Improving patient care, reducing practice costs, growing revenues and attracting new patients are top-of-mind for a majority of doctors in the U.S. What about electronic medical records (EMRs)? Not so high on physicians’ priority lists, according to the second annual health IT survey conducted in July 2010 by CompTIA.
When it comes to spending on health information technology, group practices told CompTIA they plan to spend more in 2011, whereas solo practices will keep IT spending flat.
Among doctors who have already implemented EMRs, they’re looking for faster systems that are easier to use, cost less, and have greater interoperability.
While cloud computing and managed services (e.g., SaaS) aren’t well understood by physicians, once these concepts are explained, doctors’ interests in them increase.
Finally, most doctors believe they and their staffs need more training on EMR systems.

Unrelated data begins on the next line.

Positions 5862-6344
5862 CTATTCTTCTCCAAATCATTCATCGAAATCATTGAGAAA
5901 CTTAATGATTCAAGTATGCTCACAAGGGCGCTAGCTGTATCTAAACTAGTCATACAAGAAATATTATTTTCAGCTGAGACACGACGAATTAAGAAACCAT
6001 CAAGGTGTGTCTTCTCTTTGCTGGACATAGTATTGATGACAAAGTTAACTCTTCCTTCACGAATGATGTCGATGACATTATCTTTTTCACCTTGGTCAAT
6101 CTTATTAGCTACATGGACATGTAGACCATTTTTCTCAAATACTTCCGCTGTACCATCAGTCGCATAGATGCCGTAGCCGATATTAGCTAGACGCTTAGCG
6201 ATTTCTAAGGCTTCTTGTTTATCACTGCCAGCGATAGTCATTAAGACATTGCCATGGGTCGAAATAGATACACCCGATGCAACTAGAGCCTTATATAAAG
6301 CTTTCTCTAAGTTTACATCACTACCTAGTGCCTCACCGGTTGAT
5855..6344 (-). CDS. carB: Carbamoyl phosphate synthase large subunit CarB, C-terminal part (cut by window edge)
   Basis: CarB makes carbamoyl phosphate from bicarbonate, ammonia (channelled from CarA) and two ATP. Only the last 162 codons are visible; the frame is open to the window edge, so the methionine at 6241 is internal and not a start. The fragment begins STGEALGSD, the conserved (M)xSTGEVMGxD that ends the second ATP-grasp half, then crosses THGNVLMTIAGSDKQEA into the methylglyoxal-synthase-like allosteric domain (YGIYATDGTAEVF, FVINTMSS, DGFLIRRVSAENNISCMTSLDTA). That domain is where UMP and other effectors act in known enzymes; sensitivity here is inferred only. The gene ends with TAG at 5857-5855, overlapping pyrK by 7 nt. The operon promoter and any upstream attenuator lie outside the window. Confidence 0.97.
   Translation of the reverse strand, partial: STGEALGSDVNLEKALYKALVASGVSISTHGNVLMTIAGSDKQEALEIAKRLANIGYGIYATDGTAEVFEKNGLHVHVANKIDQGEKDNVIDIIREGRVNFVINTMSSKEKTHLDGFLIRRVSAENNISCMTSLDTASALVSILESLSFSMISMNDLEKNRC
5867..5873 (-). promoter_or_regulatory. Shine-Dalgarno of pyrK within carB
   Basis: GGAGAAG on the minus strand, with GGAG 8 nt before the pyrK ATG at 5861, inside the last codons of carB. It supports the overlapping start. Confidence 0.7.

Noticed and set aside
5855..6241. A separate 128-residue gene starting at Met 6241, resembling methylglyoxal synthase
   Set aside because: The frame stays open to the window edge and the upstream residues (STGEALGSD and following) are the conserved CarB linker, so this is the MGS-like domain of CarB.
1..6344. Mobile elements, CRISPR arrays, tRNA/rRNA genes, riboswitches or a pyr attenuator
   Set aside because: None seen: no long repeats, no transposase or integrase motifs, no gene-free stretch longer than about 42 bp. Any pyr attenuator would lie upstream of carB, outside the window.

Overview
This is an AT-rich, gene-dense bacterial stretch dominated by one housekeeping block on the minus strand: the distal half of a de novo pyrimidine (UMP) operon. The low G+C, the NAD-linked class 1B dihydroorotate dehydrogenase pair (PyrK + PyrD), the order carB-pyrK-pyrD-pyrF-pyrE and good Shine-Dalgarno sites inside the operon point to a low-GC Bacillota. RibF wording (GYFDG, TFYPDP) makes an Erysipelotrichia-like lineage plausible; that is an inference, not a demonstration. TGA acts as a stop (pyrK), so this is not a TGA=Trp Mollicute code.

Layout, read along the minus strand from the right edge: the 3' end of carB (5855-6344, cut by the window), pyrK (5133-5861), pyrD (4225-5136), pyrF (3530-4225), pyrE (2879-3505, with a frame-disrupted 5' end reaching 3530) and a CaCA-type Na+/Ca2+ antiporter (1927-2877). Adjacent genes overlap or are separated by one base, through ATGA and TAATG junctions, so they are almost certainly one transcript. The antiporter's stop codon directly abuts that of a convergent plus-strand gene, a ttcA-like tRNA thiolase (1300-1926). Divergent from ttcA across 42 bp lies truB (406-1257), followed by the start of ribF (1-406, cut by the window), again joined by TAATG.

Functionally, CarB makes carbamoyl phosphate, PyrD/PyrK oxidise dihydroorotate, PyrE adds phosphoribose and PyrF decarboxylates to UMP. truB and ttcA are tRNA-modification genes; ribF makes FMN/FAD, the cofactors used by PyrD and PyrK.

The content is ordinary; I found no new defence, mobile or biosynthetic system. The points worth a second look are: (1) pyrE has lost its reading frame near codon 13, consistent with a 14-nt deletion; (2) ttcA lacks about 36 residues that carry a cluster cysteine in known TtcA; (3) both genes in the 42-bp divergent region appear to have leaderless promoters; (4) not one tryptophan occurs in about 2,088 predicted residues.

Health Populi’s Hot Points: One of the most under-respected, under-budgeted and over-simplified aspects of EMR implementation in physician practices is training in the implementation phase of adoption. This comes through the CompTIA survey loud and clear.
Before physicians even get to that stage, though, a broader education on the benefits of EMRs to help accomplish their top priorities could go a long way in re-establishing the ROI metric for physicians. Look at doctors’ top priorities in the chart, found in the survey data: doctors want to improve patient care, first in line among all priorities. EMRs, when fully implemented and patient-centric, can do just that.
Health IT vendors looking to gain traction in the EMR market would be wise to communicate, clearly and quantitatively, the benefits to physicians and care quality for their patients — beyond the HITECH stimulus discussion.